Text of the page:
English: Indian politician Brinda Karat in Jan...

English: Indian politician Brinda Karat in January 2009 (Photo credit: Wikipedia)

PM Modi, This Bill Can Be Easily Passed. So What Gives?

There is a strong dividing line between symbolic actions and just plain tokenism. Alas, the Prime Minister’s suggestion that only women members of parliament should speak on March 8, International Women’s Day, would fall in the latter category. Tokenism at its worst.

Are you serious, Mr. Modi? As far as women’s representation in Parliament is concerned, among 141 selected countries, India ranks a low 103. India at just 12 per cent women in the Lok Sabha is way below the global average of 22.4 percent. Just to remind you, the Women’s Reservation Bill has been pending for the last six years. Instead of bringing that Bill, you add insult to injury with a half-baked proposal.

Six years ago, amidst much drama, the Rajya Sabha adopted the Bill. It was listed to be passed on March 8, but because of the various obstructive methods used by the opponents of the Bill across political parties, it could be adopted only on March 9, 2010.

The UPA itself was divided. It took a great deal of pressure from women’s movements, backed by the firm stand taken by the Left parties in parliament, to overcome the opposition. The Chairman of the Rajya Sabha, Dr. Hamid Ansari, refused to bow to the pressure of opponents who were hell-bent on getting the House adjourned. They created unruly scenes, including tearing up the copies of the Bill, jumping on to the tables and so on. A firm Chairman ordered marshalls to remove them from the House. None of us liked to see colleagues being forced out, but at that stage, we felt that there was no choice. After calm was restored, there was a discussion, and the Bill was passed. It was indeed a historic day which brought much joy to women across India.

At that time, opponents to the Bill had a large presence in the Lok Sabha. The UPA Government’s very existence depended on their support. The BJP, being the main opposition party, took the position that they would permit discussion on the Bill only if the government could ensure the “House is in order.” Clearly there was no chance of that. So the Bill was effectively buried in the Lok Sabha.

However according to parliament rules, since the Rajya Sabha is in continued existence, any Bill adopted by the Rajya Sabha is considered live and can be taken up at any time by the Lok Sabha.

With a comfortable majority in the Lok Sabha and with the highly reduced numbers of the opponents of the Bill, the Modi Government faces no such hurdles. The Congress, which had claimed credit for itself in the Rajya Sabha, obviously cannot oppose the Bill. The Left of course will extend unstinting support. The Government will easily have a two-thirds majority required for the passage of a constitutional amendment.

So why in the last two years has this Bill not been mentioned in any single agenda for parliament by the ruling party? Sushma Swaraj and Najma Heptulla and other BJP women leaders were very vocal when they were in opposition. Why are they silent now?

There was another important occasion on which the government could have shown its commitment to women a week before March 8. That was the annual budget. As a result of women’s movements, for the last decade or so, the central government has to give an account of the money spend for women. There are two parts. Part A which is of direct benefit to women and Part B which benefits women in a more general manner.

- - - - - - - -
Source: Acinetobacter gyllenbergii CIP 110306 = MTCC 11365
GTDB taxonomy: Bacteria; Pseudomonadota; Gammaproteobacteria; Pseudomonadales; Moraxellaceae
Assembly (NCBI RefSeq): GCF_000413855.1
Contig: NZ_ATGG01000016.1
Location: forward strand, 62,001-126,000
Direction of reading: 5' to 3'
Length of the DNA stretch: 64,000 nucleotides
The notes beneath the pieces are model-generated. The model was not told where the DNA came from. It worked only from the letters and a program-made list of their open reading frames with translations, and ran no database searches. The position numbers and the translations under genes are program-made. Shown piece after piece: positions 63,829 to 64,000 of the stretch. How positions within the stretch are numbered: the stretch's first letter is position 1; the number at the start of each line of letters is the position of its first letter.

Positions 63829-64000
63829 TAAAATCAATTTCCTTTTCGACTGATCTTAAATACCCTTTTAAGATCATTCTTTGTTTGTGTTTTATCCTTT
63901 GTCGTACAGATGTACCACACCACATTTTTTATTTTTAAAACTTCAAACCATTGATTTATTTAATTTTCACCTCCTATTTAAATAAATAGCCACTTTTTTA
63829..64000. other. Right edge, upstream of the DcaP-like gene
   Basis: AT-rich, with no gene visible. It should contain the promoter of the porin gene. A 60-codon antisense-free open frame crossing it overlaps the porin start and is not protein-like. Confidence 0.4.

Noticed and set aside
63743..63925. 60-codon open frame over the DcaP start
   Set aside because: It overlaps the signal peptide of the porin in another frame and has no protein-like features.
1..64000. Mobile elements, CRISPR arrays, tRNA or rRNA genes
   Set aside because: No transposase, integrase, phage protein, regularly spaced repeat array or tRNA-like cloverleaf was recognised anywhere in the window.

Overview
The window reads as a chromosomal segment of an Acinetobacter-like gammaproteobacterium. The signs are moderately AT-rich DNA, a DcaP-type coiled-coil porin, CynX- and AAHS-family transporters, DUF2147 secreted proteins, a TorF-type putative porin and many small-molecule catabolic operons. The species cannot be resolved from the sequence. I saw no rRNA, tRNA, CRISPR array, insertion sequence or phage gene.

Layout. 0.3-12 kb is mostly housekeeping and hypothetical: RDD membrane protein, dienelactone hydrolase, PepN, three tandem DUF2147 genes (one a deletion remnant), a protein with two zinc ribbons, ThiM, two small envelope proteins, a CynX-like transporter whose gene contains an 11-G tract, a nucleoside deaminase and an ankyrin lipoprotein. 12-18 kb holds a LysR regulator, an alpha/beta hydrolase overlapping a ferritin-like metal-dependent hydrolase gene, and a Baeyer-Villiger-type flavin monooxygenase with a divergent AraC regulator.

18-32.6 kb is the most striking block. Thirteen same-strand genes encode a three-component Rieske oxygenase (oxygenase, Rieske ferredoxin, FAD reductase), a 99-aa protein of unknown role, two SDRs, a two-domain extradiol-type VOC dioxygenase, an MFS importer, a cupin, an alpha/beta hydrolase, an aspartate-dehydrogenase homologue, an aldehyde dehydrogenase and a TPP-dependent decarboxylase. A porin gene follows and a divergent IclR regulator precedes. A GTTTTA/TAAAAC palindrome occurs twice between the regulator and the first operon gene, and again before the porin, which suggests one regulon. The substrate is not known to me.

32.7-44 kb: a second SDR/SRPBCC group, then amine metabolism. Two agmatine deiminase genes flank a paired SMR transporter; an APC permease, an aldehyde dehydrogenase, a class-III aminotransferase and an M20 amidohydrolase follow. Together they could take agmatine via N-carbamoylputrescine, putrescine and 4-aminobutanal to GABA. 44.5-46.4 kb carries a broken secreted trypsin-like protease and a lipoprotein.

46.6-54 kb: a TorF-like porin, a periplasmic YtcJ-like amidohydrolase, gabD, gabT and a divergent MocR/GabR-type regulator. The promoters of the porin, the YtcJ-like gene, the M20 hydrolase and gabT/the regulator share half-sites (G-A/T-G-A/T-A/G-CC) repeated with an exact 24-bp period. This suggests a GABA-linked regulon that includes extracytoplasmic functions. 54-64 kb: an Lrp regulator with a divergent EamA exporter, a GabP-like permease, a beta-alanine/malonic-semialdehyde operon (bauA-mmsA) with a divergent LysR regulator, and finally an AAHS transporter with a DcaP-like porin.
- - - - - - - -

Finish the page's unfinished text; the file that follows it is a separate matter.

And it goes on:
Here again there is a lot of tokenism. New schemes announced with low allocations, a juggling of allocations with increase in one sector being on the back of a decrease in the other. No wonder the allocations under the Gender Budget as part of total expenditure remains low at just around 4.5 per cent, the same as last year.

The much publicized “Beti Padhao Beti Bachao” (education for the girl child) programme has received an increased allocation of just three crores compared to revised estimates and is now 100 crores,  while other schemes like Udhaan, Swami Vivekananda Scholarship scheme, Pragati and so on have received no allocations whatsoever. As pointed out by the excellent analysis in the report of the Centre for Budget and Governance Accountability, the allocation of the incentive scheme called SUCCESS for girls in the secondary education sector is just 45 crores.

But worse still, the Nirbhaya fund to build an infrastructure to prevent crimes against women and to help rehabilitate sexual assault victims, has not received any funds at all. In fact, the scheme for the rehabilitation of rape victims does not find even a mention in the budget papers. The concept of crisis centres which were to be set up at block level throughout the country to help women victims has also disappeared. Over 600 crore rupees given to the Road Transport Ministry for provision of security for women has vanished into thin air. There is no fund for setting up the structures for the implementation of the legislation  against domestic violence.

More women have been killed in domestic and social violence in India than all those killed in wars that independent India had fought. Yet the government still refuses to put in place a social infrastructure which could be the difference between life and death for a woman.

Tomorrow, on March 8, we need to tell the government “Enough of tokenism and jumlas, take concrete action to reach  tangible goals, of which the passage of the Women’s Reservation Bill can be the first. And also for good measure, change your gender lens, which seems to be completely blurred.”

(Brinda Karat is a Politburo member of the CPI(M) and a former Member of the Rajya Sabha.)